In the 1930s, Leo Hirschfield’s company started creating and sharing betting lines nationwide. They became a big name in sports betting. His company, based in Minneapolis, helped bookies and bettors. One of their publications was “The Green Sheet.” Despite serving many illegal bookmakers, Hirschfield’s operation was legit. He and his team, including a young Mort Olshan who later founded The Gold Sheet, worked hard. They researched sports news from across the country to create accurate lines. They charged clients about $25 a week for their service. Hirschfield even paid airplane crews for newspapers from everywhere to get the latest info. Yet, by the early 1960s, new laws against discussing gambling on the phone led to the company’s closure. But, they set a standard for sports betting lines in America before closing.

Sports Betting History: Nevada Opens the Doors to Sports Betting

In 1931, Nevada legalized gambling. It transformed from a struggling state into a tourist magnet. This was thanks to casinos, boxing, easy divorce, and prostitution. Sports betting, initially illegal, became legal in 1951 but took off in 1974 when taxes were lowered significantly. This change led to the rise of casino sports books, making old ‘turf clubs’ a thing of the past. Jimmy ‘The Greek’ Snyder and Roxy Roxborough made betting on sports popular. Their work led to high-tech betting places like the Mirage in 1989. Nevada became a leading spot for sports betting thanks to these developments.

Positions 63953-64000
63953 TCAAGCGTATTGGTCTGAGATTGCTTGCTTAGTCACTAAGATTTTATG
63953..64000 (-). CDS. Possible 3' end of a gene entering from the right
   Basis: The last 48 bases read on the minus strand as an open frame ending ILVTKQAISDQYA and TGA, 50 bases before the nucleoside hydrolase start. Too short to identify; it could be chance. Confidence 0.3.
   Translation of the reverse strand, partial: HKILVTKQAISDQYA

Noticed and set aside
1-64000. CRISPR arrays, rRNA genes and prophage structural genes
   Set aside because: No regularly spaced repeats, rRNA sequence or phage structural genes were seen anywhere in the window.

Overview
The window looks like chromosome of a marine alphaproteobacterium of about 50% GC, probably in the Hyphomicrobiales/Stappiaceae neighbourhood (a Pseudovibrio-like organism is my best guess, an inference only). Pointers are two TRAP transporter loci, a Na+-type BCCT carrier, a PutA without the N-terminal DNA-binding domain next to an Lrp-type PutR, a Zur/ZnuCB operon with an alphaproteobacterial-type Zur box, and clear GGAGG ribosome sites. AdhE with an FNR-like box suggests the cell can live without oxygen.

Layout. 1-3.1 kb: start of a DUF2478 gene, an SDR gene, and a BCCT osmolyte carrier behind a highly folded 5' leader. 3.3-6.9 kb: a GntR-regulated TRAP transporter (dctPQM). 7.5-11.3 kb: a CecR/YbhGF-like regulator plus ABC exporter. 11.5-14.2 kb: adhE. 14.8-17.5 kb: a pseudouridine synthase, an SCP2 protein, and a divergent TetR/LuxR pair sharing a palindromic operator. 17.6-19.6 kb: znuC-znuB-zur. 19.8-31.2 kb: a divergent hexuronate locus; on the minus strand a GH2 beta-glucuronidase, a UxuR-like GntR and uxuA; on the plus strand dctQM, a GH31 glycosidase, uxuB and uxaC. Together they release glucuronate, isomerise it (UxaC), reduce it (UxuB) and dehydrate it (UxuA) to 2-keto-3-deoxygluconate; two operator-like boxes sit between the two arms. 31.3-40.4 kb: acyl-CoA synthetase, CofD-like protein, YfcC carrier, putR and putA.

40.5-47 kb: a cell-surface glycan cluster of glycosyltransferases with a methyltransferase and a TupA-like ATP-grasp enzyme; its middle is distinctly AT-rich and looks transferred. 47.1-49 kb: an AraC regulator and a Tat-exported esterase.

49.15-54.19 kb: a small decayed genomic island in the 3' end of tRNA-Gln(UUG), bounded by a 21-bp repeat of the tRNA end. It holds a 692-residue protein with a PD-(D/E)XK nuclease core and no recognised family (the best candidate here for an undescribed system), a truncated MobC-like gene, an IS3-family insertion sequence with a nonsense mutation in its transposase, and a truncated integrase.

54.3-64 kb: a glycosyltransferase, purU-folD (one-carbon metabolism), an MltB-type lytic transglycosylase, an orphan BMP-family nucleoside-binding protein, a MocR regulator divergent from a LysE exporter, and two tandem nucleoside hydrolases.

The History of the Sports Gambling Industry: Present and Future

Nevada’s sports betting has dropped over the past decade due to offshore betting and strict rules. Despite this, places like Stardust still see high profits. They believe the social side of betting in Las Vegas keeps it popular. Significant losses, like Stardust’s $1 million Super Bowl loss, show that betting success is rare. Yet, more states legalize it. Sports betting’s popularity is expected to keep growing.

History of Sports Betting Since 2005

In the early 2000s, Nevada was the only place in the U.S. where sports betting was legal. Many Americans use offshore websites like Bodog and BetOnline for sports betting. Federal law didn’t allow it. Despite this, betting was popular from coast to coast.

Las Vegas was the gambling king. But even there, traditional sportsbooks saw a downturn because online betting was more accessible for people.